Many of you are wondering how I’m getting such detailed shots of African animals while on safari. I do have a telephoto lens and use it as we approach in case the animals shy away. In the vast majority of our approaches, they do not and I can switch to my regular lens. Yes, the animals really are that close. Close enough to brush the sides of the vehicle sometimes. Close enough to touch if I were incredibly stupid. The reason we are having such close encounters is not that the animals are tame. And it’s not that they are used to humans. We are at Singita Sabora Grumeti, which is a 360,000 acre private reserve with only a few small tent cabin “hotels” on it. In fact, since it’s the low season, we happen to be the only visitors in a camp with nine cabins. So we are in an area where animals have relatively little human contact.
The reason we are able to be so close has to do largely with the animals’ vision and depth perception. Most see in black and white and are more attuned to seeing movement than fine details. Although they can see our safari vehicle and smell us — or the mixture of bug spray, sun cream and sweat that we must give off — they don’t perceive us as anything flesh and blood. They see a large profile thing — which to them could be a rock or a bush or a hillock — without distinguishing individual elements inside. Now, if I were to step out of the vehicle, I would immediately be pounced on by a lion, gored by a Cape Buffalo or perhaps trampled by an elephant. It gives one pause. (The only animals who can perceive us as individual humans while inside the vehicle are our cousins, the baboons, who scream and shake their fists at us whenever we invade their space.)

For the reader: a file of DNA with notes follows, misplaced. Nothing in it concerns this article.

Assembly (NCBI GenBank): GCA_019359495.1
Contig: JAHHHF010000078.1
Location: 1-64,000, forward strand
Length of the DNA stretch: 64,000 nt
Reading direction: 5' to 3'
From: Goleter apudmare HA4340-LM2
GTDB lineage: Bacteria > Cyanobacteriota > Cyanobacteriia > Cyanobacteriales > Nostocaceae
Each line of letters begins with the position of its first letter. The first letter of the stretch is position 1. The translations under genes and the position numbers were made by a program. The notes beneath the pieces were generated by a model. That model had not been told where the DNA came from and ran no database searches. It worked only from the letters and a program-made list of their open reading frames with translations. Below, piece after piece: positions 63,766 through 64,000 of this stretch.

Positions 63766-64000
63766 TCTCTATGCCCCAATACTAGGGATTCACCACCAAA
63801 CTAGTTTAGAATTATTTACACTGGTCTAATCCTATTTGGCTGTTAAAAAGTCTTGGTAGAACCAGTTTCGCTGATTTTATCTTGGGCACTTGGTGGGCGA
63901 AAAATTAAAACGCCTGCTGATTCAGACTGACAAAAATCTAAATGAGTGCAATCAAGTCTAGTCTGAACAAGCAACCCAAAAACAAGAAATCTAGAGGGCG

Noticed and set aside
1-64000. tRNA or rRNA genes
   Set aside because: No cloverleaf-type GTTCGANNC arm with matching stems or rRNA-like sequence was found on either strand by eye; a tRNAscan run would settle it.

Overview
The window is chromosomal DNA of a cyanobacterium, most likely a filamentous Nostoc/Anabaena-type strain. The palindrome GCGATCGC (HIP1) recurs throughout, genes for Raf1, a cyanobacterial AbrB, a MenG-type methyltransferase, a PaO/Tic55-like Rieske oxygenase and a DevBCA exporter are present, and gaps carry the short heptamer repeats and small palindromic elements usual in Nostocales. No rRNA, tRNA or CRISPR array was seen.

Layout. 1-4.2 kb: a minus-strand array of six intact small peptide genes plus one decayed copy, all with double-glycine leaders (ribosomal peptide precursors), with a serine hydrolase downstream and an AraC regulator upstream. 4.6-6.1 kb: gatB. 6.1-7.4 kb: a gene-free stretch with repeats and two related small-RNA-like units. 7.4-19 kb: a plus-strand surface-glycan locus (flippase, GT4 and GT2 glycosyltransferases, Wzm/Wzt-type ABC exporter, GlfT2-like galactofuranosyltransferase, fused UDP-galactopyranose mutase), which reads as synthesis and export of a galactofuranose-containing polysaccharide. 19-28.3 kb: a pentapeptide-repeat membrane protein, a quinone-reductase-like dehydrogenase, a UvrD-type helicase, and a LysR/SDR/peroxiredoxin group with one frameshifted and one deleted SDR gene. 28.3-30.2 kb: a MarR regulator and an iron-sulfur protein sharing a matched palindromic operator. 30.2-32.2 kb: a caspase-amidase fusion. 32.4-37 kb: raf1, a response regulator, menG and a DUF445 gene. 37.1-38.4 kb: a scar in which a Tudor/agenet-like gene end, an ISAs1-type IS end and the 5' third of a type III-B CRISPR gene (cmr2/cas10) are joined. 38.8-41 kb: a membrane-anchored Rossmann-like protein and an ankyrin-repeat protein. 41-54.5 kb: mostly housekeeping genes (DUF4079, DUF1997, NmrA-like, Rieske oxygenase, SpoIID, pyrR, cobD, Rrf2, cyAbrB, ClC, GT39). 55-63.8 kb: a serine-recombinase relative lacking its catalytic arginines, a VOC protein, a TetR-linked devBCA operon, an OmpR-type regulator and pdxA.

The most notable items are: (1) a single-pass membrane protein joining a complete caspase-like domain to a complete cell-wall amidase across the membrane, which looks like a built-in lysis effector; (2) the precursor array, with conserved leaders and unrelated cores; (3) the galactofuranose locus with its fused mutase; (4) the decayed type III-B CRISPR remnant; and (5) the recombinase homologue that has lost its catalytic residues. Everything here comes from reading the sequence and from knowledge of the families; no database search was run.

In the case of the prey animals, they seem to have a comfort zone of about 50 feet. Consistently we can drive only about that close before they shy away. We can even drive through a running herd and they will continue on their path while leaving that 50 foot buffer around us. However, once we reach a safe place on the plain and get out of the vehicle to stretch our legs, the animals instantly pull back in a circle of more than 200 yards from us. Ironically, when lions have made their kill, the prey animals continue grazing calmly but watchfully at a distance of about 100 yards. The lions are full and occupied and herd life goes on as usual. The fact that the herds pull back so sharply at the sight of us, demonstrates how dangerous a predator they perceive us to be.
That’s not to say that you are always safe in a safari vehicle. The Cape Buffalo shown above are notoriously aggressive and dangerous. They always look like they woke up to a bad hair day and things went downhill from there. Of all the animals we’ve seen so far, they and the elephants have been the ones to face the vehicle and take some menacing steps forward. Giving the animals an escape route on their side and backing up a bit reassures them that we’ll stay off their lawn. All bets are off if you get into the personal space of a bull elephant “in musth” or between a mother elephant and a tiny calf. Every guide will tell you a story about knowing someone who was charged by an elephant or buffalo to the point of impact with the vehicle. Hopefully, the story will not involve your guide, as that would mean you have a particularly foolish guide.